The Mahabharata of Krishna-Dwaipayana Vyasa, Volume 1 eBook

This eBook from the Gutenberg Project consists of approximately 2,273 pages of information about The Mahabharata of Krishna-Dwaipayana Vyasa, Volume 1.
of devouring Saktri; he himself provided for his own death.  And, O Parasara, Viswamitra was only a blind instrument in that matter.  Both Saktri and Kalmashapada, having ascended to heaven are enjoying great happiness.  And, the other sons also of the great Rishi Vasishtha who were younger than Saktri, are even now enjoying themselves with the celestials.  And, O child, O offspring of Vasishtha’s son, thou hast also been, in this sacrifice, only an instrument in the destruction of these innocent Rakshasas.  O, blest be thou!  Abandon this sacrifice of thine.  Let it come to an end.’

“The Gandharva continued, ’Thus addressed by Pulastya, as also by the intelligent Vasishtha, that mighty Muni—­the son of Saktri then brought that sacrifice to an end.  And the Rishi cast the fire that he had ignited for the purpose of the Rakshasas’ sacrifice into the deep woods on the north of the Himavat.  And that fire may be seen to this day consuming Rakshasas and trees and stones in all seasons.’”


(Chaitraratha Parva continued)

“Arjuna asked, ’What for, O Gandharva, did king Kalmashapada command his queen to go unto that foremost of all persons conversant with the Vedas—­the master Vasishtha?  Why also did that illustrious and great Rishi Vasishtha himself who was acquainted with every rule of morality know a woman he should not have known?  O friend, was this an act of sin on the part of Vasishtha?  It behoveth thee to remove the doubts I entertain and refer to thee for solution.’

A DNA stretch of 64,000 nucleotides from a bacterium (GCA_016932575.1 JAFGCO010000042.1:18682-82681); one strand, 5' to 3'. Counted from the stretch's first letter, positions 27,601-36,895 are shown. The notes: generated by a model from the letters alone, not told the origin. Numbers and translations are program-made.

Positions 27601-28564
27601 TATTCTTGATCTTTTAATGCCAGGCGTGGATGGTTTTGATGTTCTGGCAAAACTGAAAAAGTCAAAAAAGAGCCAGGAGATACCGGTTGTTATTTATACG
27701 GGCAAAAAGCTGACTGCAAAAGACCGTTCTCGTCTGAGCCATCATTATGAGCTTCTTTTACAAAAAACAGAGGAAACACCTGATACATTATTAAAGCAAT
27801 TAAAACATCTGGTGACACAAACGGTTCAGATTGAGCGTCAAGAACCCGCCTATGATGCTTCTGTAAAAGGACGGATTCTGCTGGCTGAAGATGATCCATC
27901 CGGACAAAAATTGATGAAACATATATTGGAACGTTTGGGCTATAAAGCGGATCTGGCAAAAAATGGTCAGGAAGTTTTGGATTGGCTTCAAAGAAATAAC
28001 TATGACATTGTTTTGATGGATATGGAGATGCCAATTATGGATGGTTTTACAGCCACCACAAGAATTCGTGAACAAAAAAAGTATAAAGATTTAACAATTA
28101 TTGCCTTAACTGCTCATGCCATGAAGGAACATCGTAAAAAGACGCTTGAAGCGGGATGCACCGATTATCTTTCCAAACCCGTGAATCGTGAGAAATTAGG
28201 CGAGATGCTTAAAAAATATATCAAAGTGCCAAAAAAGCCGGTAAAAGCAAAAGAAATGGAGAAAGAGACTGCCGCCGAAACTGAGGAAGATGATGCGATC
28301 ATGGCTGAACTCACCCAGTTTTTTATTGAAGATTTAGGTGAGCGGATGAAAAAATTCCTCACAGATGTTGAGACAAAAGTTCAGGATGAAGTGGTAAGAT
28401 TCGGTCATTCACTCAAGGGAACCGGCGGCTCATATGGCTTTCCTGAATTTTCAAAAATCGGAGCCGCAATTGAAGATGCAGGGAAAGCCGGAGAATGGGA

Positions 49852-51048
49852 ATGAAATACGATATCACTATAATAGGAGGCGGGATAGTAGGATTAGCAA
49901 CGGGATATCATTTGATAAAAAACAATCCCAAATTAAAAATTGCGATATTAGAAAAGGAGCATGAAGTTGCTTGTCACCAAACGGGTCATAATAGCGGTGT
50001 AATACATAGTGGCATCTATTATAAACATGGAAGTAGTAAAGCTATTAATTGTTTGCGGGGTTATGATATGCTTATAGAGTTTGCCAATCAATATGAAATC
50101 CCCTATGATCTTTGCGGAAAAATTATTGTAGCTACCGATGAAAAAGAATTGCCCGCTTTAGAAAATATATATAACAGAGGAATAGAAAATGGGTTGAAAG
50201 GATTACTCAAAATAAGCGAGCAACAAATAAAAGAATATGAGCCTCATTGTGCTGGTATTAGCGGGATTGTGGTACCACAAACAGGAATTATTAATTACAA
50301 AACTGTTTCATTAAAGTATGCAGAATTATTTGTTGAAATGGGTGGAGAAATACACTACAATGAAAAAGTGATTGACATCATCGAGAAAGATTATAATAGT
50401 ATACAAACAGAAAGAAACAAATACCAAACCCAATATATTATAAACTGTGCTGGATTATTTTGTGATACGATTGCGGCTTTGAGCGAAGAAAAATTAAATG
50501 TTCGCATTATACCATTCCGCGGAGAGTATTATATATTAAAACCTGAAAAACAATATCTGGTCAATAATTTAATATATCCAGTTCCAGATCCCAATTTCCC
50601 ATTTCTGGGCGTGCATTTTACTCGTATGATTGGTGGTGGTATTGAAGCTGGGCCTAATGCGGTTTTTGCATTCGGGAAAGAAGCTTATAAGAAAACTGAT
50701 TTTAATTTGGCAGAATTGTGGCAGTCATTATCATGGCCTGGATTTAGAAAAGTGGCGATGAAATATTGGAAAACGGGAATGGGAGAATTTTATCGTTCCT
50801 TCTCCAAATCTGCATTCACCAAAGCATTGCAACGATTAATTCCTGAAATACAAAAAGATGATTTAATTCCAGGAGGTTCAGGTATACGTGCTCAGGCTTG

“The Gandharva replied, saying, ’O irrepressible Dhananjaya, listen to me as I answer the question thou hast asked in respect of Vasishtha and king Kalmashapada that cherisher of friends.  O thou best of the Bharatas, I have told thee all about the curse of king Kalmashapada by Saktri, the illustrious son of Vasishtha.  Brought under the influence of the curse, that smiter of all foes—­king Kalmashapada—­with eyes whirling in anger went out of his capital accompanied by his wife.  And entering with his wife the solitary woods the king began to wander about.  And one day while the king under the influence of the curse was wandering through that forest abounding in several kinds of deer and various other animals and overgrown with numerous large trees and shrubs and creepers and resounding with terrible cries, he became exceedingly hungry.  And the monarch thereupon began to search for some food.  Pinched with hunger, the king at last saw, in a very solitary part of the woods, a Brahmana and his wife enjoying each other.  Alarmed at beholding the monarch the couple ran away, their desire ungratified.  Pursuing the retreating pair, the king forcibly seized the Brahmana.  Then the Brahmani, beholding her lord seized, addressed the monarch, saying, ’Listen to what I say, O monarch of excellent vows!  It is known all over the world that thou art born in the solar race, and

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The Mahabharata of Krishna-Dwaipayana Vyasa, Volume 1 from Project Gutenberg. Public domain.
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